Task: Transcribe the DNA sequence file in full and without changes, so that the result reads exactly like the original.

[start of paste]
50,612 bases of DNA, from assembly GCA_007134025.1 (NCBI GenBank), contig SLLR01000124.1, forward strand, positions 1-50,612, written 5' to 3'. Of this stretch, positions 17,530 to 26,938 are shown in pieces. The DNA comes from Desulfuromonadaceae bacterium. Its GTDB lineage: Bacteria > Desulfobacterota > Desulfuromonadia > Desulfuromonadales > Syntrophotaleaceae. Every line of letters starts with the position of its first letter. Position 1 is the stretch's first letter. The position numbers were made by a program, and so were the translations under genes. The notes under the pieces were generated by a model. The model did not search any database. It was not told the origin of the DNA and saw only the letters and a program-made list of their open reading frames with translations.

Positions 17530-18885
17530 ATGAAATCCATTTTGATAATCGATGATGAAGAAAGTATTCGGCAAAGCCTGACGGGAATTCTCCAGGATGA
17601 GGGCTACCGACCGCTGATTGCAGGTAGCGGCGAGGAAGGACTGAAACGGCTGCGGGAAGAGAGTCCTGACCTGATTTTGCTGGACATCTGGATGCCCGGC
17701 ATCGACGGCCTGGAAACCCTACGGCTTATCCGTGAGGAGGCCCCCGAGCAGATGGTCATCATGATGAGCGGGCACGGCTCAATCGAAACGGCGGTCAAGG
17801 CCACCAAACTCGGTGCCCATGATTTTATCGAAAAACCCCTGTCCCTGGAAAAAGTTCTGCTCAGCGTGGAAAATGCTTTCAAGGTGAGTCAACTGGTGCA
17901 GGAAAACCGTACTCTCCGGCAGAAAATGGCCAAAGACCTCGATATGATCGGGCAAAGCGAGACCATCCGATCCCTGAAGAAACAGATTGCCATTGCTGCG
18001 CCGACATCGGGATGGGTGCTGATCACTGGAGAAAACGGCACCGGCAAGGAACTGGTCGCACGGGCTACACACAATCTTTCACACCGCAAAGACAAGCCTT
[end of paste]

50,612 bases of DNA, from assembly GCA_007134025.1 (NCBI GenBank), contig SLLR01000124.1, forward strand, positions 1-50,612, written 5' to 3'. Of this stretch, positions 17,530 to 26,938 are shown in pieces. The DNA comes from Desulfuromonadaceae bacterium. Its GTDB lineage: Bacteria > Desulfobacterota > Desulfuromonadia > Desulfuromonadales > Syntrophotaleaceae. Every line of letters starts with the position of its first letter. Position 1 is the stretch's first letter. The position numbers were made by a program, and so were the translations under genes. The notes under the pieces were generated by a model. The model did not search any database. It was not told the origin of the DNA and saw only the letters and a program-made list of their open reading frames with translations.

Positions 17530-18885
17530 ATGAAATCCATTTTGATAATCGATGATGAAGAAAGTATTCGGCAAAGCCTGACGGGAATTCTCCAGGATGA
17601 GGGCTACCGACCGCTGATTGCAGGTAGCGGCGAGGAAGGACTGAAACGGCTGCGGGAAGAGAGTCCTGACCTGATTTTGCTGGACATCTGGATGCCCGGC
17701 ATCGACGGCCTGGAAACCCTACGGCTTATCCGTGAGGAGGCCCCCGAGCAGATGGTCATCATGATGAGCGGGCACGGCTCAATCGAAACGGCGGTCAAGG
17801 CCACCAAACTCGGTGCCCATGATTTTATCGAAAAACCCCTGTCCCTGGAAAAAGTTCTGCTCAGCGTGGAAAATGCTTTCAAGGTGAGTCAACTGGTGCA
17901 GGAAAACCGTACTCTCCGGCAGAAAATGGCCAAAGACCTCGATATGATCGGGCAAAGCGAGACCATCCGATCCCTGAAGAAACAGATTGCCATTGCTGCG
18001 CCGACATCGGGATGGGTGCTGATCACTGGAGAAAACGGCACCGGCAAGGAACTGGTCGCACGGGCTACACACAATCTTTCACACCGCAAAGACAAGCCTT